[John Cummings in the Chair] — Agriculture (South-West)

Part of the debate – in Westminster Hall at 10:45 am on 20th January 2009.

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Photo of Jane Kennedy Jane Kennedy Minister of State (Farming and the Environment), Department for Environment, Food and Rural Affairs 10:45 am, 20th January 2009

I am interested in that invitation and shall ask my officials to get details about the show. I hope to visit the south-west soon. Given the distance, it would seem sensible to spend more than one day there, if parliamentary responsibilities allow it. We have discussed several issues this morning that affect the south-west in particular, so the visit would focus not only on the impact of bovine TB although that would be one of the focuses.

I realise that the decision taken by my right hon. Friend the Secretary of State not to allow the licensed culling of badgers is unpopular with many farmers. Hon. Members may disagree with it, but they will know that it was based on a wide range of factors, including scientific evidence, the practicalities of delivering a successful cull, discussions with farming, veterinary, wildlife and conservation groups, the conclusions of the independent scientific group on cattle TB, and the Environment, Food and Rural Affairs Committee report.

The Government do not deny the link between cattle and badgers. There is no denying that the badger species is susceptible to the disease and reacts to bovine TB. Measures in place that aim to reduce the spread and incidence of the disease include regular testing, zero tolerance of overdue tests and pre-movement testing.

I listened carefully to what the hon. Member for South-East Cambridgeshire said. I shall look again at the public service agreement targets to which he alluded. I understand the stark reality of the thousands, if not tens of thousands, of cattle that are being slaughtered, and the fact which farmers have pointed out to me on numerous occasions that some cattle do not actually have the disease but react to the tests. There is added grief for owners if perfectly healthy cattle have to be destroyed.

I would like to reassure the House that we continue to invest in ways to eradicate the disease: £20 million will be spent over the next three years on vaccine development, and the bovine TB eradication group was established in November. I want the Government and the industry to work together on eradicating the disease, and I am pleased with the positive engagement there has been with that group. It has agreed that it needs to consider different approaches for different areas. It wants to look at the spread of the disease at the edges of high-incidence areas, and the various drivers and risks, and seek to define the overall aims for each of those areas in order to focus its work programme.

Although a licensed cull of badgers has been ruled out, I seek to reassure colleagues that I very much want to encourage the eradication group, and that my mind is open to all the suggestions that might be made for finding solutions to this appalling disease.

Changing the arrangements for sharing the responsibilities and costs of animal health have been under consideration for some time and would be of enormous benefit to the south-west of England. We hope to consult in the near future on specific proposals.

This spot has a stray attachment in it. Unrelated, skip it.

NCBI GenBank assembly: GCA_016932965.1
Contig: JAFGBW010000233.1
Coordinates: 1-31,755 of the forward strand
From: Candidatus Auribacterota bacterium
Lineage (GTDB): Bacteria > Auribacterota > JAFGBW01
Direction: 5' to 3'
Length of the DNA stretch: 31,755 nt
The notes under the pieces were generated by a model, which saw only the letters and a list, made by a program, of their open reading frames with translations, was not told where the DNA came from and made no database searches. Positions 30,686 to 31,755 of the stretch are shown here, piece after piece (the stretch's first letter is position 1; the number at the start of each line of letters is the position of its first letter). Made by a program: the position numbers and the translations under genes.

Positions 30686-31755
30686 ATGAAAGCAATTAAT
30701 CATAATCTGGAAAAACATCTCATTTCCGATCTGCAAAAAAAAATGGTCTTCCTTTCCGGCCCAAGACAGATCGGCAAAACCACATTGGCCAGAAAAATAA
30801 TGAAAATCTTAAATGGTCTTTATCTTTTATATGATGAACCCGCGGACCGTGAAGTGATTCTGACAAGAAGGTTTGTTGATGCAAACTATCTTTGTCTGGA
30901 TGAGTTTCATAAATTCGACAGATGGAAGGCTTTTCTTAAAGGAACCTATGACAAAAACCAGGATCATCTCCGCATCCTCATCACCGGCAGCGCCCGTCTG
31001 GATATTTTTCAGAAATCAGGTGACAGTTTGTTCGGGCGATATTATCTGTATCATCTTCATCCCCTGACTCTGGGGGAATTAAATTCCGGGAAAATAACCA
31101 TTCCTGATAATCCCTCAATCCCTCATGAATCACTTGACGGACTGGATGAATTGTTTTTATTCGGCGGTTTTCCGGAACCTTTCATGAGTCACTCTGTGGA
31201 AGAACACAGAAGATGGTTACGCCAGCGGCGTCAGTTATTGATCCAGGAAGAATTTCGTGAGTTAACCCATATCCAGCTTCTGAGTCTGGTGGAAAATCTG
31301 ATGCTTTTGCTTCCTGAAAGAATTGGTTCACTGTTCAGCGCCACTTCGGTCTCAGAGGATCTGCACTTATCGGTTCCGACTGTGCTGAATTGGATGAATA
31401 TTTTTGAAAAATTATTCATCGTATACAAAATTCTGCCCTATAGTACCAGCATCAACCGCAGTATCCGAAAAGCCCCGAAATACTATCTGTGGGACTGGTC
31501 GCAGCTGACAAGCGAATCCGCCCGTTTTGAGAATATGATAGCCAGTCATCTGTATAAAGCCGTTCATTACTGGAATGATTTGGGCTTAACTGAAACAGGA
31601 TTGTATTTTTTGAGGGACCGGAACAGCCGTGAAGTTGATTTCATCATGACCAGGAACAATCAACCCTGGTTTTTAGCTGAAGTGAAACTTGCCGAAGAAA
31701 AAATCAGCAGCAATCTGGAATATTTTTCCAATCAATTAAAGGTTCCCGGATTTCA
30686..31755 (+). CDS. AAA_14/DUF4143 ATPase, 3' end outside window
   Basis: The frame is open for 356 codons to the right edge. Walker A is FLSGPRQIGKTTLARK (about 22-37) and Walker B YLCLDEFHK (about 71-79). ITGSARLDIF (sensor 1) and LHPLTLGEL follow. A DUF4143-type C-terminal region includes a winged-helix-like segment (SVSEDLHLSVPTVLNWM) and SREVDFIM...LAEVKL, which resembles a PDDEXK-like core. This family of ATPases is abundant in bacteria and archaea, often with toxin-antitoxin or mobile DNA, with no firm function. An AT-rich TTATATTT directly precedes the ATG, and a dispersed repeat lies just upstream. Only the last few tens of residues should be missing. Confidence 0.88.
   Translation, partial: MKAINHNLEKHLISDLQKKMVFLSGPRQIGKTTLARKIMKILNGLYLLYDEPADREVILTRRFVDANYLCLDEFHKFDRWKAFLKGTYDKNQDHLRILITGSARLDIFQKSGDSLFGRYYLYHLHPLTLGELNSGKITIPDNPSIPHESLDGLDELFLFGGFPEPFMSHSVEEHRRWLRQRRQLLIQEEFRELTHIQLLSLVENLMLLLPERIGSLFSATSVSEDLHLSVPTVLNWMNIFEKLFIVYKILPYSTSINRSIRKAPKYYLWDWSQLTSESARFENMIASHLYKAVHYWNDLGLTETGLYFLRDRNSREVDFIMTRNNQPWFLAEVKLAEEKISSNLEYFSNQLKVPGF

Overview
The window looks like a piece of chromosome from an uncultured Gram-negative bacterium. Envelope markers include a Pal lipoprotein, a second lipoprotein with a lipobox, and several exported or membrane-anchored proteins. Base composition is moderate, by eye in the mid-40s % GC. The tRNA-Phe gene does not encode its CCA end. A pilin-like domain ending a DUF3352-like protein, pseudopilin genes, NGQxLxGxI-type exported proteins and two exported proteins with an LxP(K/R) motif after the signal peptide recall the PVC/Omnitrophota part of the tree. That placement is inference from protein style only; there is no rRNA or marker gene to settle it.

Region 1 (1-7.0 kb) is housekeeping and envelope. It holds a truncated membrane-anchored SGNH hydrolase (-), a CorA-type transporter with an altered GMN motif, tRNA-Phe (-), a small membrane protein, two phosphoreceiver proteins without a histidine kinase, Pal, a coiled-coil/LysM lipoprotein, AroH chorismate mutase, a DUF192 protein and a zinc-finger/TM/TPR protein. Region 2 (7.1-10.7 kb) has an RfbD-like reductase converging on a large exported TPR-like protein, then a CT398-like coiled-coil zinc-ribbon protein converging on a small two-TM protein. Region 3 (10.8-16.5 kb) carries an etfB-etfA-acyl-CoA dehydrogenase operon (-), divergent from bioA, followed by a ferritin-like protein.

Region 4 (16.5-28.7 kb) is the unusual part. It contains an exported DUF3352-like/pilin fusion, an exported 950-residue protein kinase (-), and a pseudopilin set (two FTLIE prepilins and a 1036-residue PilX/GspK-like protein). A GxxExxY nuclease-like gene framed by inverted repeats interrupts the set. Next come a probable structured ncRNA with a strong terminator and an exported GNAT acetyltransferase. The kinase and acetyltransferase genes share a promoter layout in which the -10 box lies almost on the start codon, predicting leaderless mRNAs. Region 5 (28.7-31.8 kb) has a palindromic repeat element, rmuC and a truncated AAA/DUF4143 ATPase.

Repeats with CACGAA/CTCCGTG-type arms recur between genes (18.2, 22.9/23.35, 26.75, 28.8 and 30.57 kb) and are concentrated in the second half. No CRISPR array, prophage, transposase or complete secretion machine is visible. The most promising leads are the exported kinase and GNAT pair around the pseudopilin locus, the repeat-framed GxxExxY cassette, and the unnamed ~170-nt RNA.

The economic downturn is of concern to all of us, and farmers are no exception. However, we can assume that the demand for food will not be as volatile as for some other products, but the impact of recent financial shocks on personal pension plans may be a problem for some farmers. The National Farmers Union conducted a useful survey of some 400 of its members to assess the impact of the credit crunch and the availability of credit to farmers. It produced some encouraging results that bear out the comments of Mr. Williams that, counter-cyclically, farming and farmers are not as badly hit by the availability of credit. They appear to receive better treatment than other UK businesses when they seek credit.

Some other factors will help farmers. The reduction in the base rate will help all businesses by reducing the cost of borrowing, and farming stands well placed to benefit from that. The current exchange rate is good for exporters and increases all farmers' income from EU payments. The Rural Payments Agency is making good progress on completing its single payment scheme targets. I gave information about that last week at oral questions so will not reiterate it today.

I shall not go into detail on electronic identification, as we had a separate debate not that long ago on the subject. As the time remaining allows me to deal with only one other matter, I shall reserve it to touch quickly on food labelling.

However, the hon. Member for Somerton and Frome expressed his interest in and concern for bees. All that I will say now is that I hope that the Department will soon be in a position to make an announcement that will be of great encouragement to all those Members who have written to me expressing their concern about the decline in bee numbers. We need to be concerned about all pollinators, not just bees. Therefore, I hope that the imminent announcement will be welcomed by both sides of the House.

Labelling is one of the hottest topics to do with food at present. I am working hard with officials to see what we can do, given the constraints under which we have to work—constraints in respect of the free flow of imports across Europe with which we would all agree. However, there are things that we can do to improve labelling of country of origin. In particular, I hope that the pork industry will be encouraged by some announcements that I expect to be able to make very soon. They will bring forward benefits, perhaps not going quite as far as the hon. Member for South-East Cambridgeshire—